Applying BeOS lessons to MacOS X?

Discussion in 'Mac Apps and Mac App Store' started by eirik, Apr 2, 2002.

  1. eirik macrumors regular

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    #1
    As many of you have no doubt read, Apple hired Dominic Giampaolo. Dominic is said to be a primary author behind BeOS. BeOS, a POSIX compliant Unix variant, achieved incredible performance by optimizing the OS code from the highest levels down to the lowest levels, maximizing multithreading at every opportunity.

    BeOS also implemented a filing system that featured a metadata construct far superior to virtually every OS around. So tightly integrated into the OS, the metadata construct enabled BeOS's journalling, which offers additional performance increases as well as enhanced usability and extensibility. Journalling was a subject in a recent thread under Current/Apple Inc.

    I haven't played with BeOS. But after reading about it this weekend, I am very intrigued. Practically speaking, BeOS is dead!

    MacOS X is hardly known as a super fast OS. Its current metadata construct, which includes file extension text in the file name, is an unfortunate set-up. And, its application binding screams for some enhancement.

    So, I'm opening this thread in hopes that some of you brilliant, knowledgeable folks can enlighten the rest of us as to how Apple could and might apply some of the same 'advances' that BeOS did. Said another way, how can Apple apply some of the BeOS accomplishments within the NextOS/Darwin code base? Are there some things from the BeOS that Apple can never employ, why? What do you suppose we might see in the way of a timeline for implementing some the BeOS improvements? Why is MacOS X so much slower than BeOS? What can Dominic do for MacOS X as an Apple employee?

    Thanks,

    Eirik
     
  2. alex_ant macrumors 68020

    alex_ant

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    #2
    Re: Applying BeOS lessons to MacOS X?


    Sorry to nitpick, but the BeFS's journalling implementation has nothing to do with metadata. And the journalling itself did not really affect performance in any positive way. But anyway, I do agree that the BeFS was rocking. Best desktop filesystem ever by far, hands down, no arguments.

    Go download a copy of the personal edition then! What are you waiting for!!! :) Anyone who has ever used OS X on a dual-1GHz Power Mac AND used BeOS on a 300MHz Celeron has probably looked at what they spent on the Mac and broken down in tears. Well, maybe not any Mac zealots...

    That's me!
    Never say never, but if Apple wants to replace the HFS+ filesystem, they will need to do two things: 1) acquire/develop the filesystem with which they intend to replace HFS+, and 2) develop an OS 9 compatibility layer, which would require an update of OS 9, so that Classic apps are compatible with this new fs, resource forks and all. Apple is going to have to replace HFS+ sooner or later, but I would wager that they'd rather opt for doing it later, just because they have more urgent things to do right now. (At the moment, bug fixes and new features.)

    Also, I don't believe OS X will ever be able to match the speed of BeOS. Well, I should say it will never be more efficient; BeOS will always be faster clock-for-clock. BeOS was just so finely tuned and highly optimized it's not even funny. Aiming to be faster than BeOS is like aiming to be a better guitarist than Eric Clapton. You can work on your guitar skills for 6 hours per day for the next three decades, and who knows, you might just get there.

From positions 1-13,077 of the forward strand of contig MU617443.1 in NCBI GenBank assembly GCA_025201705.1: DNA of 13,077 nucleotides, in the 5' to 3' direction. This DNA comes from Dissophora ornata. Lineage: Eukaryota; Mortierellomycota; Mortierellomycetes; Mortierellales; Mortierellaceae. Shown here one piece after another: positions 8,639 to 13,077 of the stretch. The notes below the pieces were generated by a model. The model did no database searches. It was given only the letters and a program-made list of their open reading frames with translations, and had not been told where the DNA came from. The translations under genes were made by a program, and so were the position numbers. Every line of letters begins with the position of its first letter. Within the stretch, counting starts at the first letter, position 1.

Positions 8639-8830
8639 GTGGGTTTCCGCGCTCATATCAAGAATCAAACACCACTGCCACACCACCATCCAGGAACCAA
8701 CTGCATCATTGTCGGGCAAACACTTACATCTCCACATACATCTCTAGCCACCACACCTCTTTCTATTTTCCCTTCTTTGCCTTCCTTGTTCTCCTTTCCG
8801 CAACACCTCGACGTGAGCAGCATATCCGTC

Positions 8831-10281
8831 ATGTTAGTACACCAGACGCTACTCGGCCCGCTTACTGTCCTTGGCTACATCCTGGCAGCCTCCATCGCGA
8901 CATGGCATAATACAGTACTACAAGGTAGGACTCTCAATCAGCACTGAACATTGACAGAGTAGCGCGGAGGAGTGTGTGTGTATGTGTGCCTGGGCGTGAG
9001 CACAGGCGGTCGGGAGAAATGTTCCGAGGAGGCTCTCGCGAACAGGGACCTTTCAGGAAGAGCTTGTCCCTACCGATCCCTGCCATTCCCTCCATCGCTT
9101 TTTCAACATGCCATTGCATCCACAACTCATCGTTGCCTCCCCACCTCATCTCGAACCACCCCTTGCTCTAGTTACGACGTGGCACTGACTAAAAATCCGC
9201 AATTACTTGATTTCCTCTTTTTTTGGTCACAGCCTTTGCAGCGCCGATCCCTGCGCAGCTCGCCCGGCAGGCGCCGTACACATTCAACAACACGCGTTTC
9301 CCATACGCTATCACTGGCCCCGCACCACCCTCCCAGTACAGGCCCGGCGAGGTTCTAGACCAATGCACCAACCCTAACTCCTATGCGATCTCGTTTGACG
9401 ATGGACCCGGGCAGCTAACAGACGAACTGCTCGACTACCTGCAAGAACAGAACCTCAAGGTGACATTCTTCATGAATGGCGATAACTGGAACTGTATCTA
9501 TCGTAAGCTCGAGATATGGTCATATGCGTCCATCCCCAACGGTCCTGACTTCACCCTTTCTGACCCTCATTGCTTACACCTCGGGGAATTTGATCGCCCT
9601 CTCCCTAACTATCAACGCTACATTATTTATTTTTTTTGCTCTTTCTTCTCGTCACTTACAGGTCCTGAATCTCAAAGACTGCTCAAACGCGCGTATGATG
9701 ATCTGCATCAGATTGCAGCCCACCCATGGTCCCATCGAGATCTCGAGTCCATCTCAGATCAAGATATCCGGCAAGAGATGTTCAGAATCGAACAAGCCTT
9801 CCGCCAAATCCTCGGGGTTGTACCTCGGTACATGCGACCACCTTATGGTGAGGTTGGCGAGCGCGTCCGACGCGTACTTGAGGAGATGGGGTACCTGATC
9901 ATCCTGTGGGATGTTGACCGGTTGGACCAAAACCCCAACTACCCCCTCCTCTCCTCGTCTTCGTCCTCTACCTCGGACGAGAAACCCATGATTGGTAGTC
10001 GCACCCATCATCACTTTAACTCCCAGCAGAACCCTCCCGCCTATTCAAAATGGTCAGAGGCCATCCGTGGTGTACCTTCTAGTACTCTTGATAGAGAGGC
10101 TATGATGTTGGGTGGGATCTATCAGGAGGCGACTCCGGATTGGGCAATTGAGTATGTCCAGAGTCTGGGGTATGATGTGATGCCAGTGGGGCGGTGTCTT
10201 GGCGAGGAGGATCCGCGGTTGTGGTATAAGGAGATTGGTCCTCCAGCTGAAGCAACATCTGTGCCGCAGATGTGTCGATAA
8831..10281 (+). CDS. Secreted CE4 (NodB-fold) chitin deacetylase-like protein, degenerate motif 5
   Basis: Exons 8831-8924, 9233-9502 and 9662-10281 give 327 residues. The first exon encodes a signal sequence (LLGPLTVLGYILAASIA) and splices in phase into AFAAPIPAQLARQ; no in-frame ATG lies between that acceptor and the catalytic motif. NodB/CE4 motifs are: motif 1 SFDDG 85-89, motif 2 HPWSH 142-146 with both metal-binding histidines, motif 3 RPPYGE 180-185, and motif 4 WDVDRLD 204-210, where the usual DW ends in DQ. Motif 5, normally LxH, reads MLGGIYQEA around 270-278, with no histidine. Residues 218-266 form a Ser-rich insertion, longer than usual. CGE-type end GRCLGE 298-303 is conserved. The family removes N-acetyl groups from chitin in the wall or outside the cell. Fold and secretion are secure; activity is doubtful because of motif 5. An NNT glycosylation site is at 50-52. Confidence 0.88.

As well, OS X will certainly never, ever be able to manage the memory usage of BeOS. The 300MHz Celeron I mentioned running BeOS is able to, with 128MB of RAM, run circles around the dual 1GHz Mac with 1GB of RAM in everyday desktop use. No joke. I realize that RAM is very cheap these days, but a program that uses 32MB of RAM will inevitably be slower than a similarly-written program that uses 16MB.


    Supposing Apple does implement any of BeOS's technologies/ideas, who knows. The only thing of BeOS's that I think OS X would really benefit from would be the BeFS. This gets into the whole idea of filesystem metadata and how it can be successfully implemented and utilized. Metadata will be, I believe, the first line on BeOS's epitaph. Now we're hearing that Windows will be going in this direction. Apple will want to, as well. They've already got a nice proof of concept in the form of iTunes' song index. It would take a long time and a lot of work (including a change of filesystem) for an OS X metadata concept to be both implemented AND widely exploited, but it is something for Apple to think about.
    You'll get a lot of different answers to this one, from "it's the display layer" to "I don't know" to, seeing as how this is a forum frequented mostly by Mac users, "its not you idiot, osx is faster on my 300mhz imac than beos is on my friend's 1ghz athalon and you sir are a moron!!!111" My opinion is that OS X is much slower than BeOS because Apple was concerned simply with getting it out the door. My reasoning for this opinion is:

    - It takes A LOT of work to engineer an entire modern desktop operating system. Apple had the advantage of some very solid foundations in OpenStep and FreeBSD, but they also developed quite a bit from scratch. The entire display layer (I think?), the Blue Box (Classic), Carbon, support for a wide array of modern Mac hardware... It's quite remarkable that such a troubled (at the time) company was able to pull off such a feat of successfully rolling out a state-of-the-art desktop OS that retained full compatibility, either via Carbon or via Classic, with most existing Mac software. It took less than four years from their purchase of NeXT for Apple roll out the public beta, and there is no way that they weren't busting their asses from the date of acquisition until the early morning before the beta's release. When you're working that frantically, simply getting everything working right is much more important than speed.